Parson requests federal disaster declaration for Missouri; congressional delegation supports

Gov. Mike Parson addresses the media during a news conference May 29 in his Capitol office in Jefferson City, Missouri.
The Jefferson City News-Tribune via AP, file

On Tuesday, Missouri Gov. Mike Parson requested President Donald J. Trump approve a major disaster declaration for the state, according to a news release Wednesday from the governor’s office.

Two programs were requested statewide: Disaster Unemployment Assistance and Crisis Counseling, under the Federal Emergency Management Agency’s (FEMA) Individual Assistance Program; and FEMA’s Public Assistance Program.

The first program helps individuals and families while the FEMA Public Assistance Program provides assistance to local governments and qualifying nonprofits with emergency response expenses.

“The COVID-19 pandemic has already had a devastating effect on the state of Missouri, straining hospitals, healthcare facilities and nursing homes, businesses large and small, schools, and tens of thousands of Missourians who have been forced out of their jobs,” Parson said via release. “Although it is continuing to develop, it’s already clear the COVID-19 pandemic will have a more sweeping impact on the entire state of Missouri than any other previous disaster that has affected our citizens. There is an urgent need for federal assistance to help Missouri families meet today’s challenges and the many more that we will face.”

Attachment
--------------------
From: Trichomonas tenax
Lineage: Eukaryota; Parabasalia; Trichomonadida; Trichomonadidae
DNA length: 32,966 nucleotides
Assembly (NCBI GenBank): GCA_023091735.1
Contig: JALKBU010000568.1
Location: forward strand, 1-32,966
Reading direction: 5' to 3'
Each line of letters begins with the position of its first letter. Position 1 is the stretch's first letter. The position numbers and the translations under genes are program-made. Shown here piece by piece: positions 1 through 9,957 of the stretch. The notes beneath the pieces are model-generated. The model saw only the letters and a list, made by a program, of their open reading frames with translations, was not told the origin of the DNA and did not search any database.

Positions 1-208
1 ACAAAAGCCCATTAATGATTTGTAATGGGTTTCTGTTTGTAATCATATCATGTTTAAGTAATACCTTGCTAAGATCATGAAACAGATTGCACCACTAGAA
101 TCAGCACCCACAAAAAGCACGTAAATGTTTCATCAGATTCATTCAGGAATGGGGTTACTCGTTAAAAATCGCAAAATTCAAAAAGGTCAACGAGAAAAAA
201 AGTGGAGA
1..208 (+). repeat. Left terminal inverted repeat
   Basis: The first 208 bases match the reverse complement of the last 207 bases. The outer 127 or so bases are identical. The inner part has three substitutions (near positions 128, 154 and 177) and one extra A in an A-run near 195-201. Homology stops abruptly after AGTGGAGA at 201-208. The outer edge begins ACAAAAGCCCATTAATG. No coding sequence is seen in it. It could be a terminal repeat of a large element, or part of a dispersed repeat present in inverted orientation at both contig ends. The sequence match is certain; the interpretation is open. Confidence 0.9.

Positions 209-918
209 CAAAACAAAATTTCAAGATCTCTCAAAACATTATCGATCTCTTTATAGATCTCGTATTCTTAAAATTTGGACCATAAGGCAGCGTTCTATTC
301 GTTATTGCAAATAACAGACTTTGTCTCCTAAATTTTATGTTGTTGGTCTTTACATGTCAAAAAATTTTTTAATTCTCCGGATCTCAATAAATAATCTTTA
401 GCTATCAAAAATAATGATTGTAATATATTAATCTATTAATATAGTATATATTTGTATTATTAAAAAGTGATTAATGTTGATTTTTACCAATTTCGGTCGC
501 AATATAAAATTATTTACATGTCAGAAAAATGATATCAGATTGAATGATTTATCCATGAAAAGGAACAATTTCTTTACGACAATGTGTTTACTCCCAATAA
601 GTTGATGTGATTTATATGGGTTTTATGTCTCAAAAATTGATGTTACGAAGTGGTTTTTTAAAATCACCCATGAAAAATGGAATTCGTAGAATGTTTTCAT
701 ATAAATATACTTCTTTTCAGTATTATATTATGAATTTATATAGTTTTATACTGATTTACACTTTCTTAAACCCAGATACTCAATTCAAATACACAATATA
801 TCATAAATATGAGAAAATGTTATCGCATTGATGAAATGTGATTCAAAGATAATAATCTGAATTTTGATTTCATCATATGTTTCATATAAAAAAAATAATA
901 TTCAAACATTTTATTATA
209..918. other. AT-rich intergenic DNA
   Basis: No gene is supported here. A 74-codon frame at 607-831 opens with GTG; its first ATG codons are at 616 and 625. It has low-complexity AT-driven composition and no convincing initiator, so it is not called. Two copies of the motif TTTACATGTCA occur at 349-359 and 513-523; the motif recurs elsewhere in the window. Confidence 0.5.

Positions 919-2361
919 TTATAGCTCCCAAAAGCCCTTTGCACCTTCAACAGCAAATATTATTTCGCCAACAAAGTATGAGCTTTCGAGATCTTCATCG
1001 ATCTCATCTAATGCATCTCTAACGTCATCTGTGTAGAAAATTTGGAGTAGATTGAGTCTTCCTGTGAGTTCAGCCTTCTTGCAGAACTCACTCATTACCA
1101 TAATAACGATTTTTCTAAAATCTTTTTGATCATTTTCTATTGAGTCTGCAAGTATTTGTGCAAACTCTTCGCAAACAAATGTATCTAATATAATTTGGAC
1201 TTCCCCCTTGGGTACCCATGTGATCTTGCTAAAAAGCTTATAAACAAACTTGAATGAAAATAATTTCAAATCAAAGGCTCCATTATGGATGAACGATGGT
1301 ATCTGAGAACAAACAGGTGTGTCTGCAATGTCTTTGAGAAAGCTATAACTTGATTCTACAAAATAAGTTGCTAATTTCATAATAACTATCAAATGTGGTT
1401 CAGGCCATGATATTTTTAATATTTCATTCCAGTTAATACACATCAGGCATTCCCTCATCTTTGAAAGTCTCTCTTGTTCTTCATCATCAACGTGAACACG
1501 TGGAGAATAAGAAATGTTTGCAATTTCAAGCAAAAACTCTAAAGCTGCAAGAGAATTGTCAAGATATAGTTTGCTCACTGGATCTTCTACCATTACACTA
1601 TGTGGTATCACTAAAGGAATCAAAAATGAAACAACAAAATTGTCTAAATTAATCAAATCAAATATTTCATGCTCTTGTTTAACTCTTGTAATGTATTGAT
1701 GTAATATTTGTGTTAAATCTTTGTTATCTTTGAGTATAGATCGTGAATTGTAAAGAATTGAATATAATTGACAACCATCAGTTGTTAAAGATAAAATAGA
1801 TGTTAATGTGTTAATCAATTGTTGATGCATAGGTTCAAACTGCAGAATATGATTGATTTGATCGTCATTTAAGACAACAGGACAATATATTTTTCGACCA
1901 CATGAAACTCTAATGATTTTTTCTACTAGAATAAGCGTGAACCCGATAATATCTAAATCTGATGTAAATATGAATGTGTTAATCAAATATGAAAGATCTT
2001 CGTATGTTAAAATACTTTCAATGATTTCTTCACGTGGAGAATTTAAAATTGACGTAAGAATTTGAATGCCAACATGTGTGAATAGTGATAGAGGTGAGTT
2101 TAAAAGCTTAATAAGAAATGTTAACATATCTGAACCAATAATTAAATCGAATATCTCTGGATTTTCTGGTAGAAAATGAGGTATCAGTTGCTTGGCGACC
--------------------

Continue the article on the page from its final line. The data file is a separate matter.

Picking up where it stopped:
Parson also requested FEMA help with expenses related to the removal and disposal of biohazard and other contaminated materials associated with the pandemic.

On Wednesday afternoon, Missouri's congressional delegation and senators sent a letter to the White House in support of the declaration and asked for the president's prompt action.

“In many Missouri communities, efforts to prevent and mitigate the spread of the virus are constrained by inadequate access to resources, including personal protective equipment. Businesses have been adversely affected by this virus, leaving workers and business owners without income. Multiple sectors of industry and state and local governments lack the capacity to counteract the negative economic impacts caused by the virus. Access to federal resources may better equip Missouri communities to appropriately respond to this public health emergency,” the delegation wrote. “We respectfully request your prompt action to ensure that our communities receive the immediate support needed to respond to this unprecedented disaster.”

The governor declared a state of emergency on March 13. On March 21, he directed Dr. Randall Williams, director of the Missouri Department of Health and Senior Services, to issue a social distancing order. Gatherings are limited to no more than 10 people.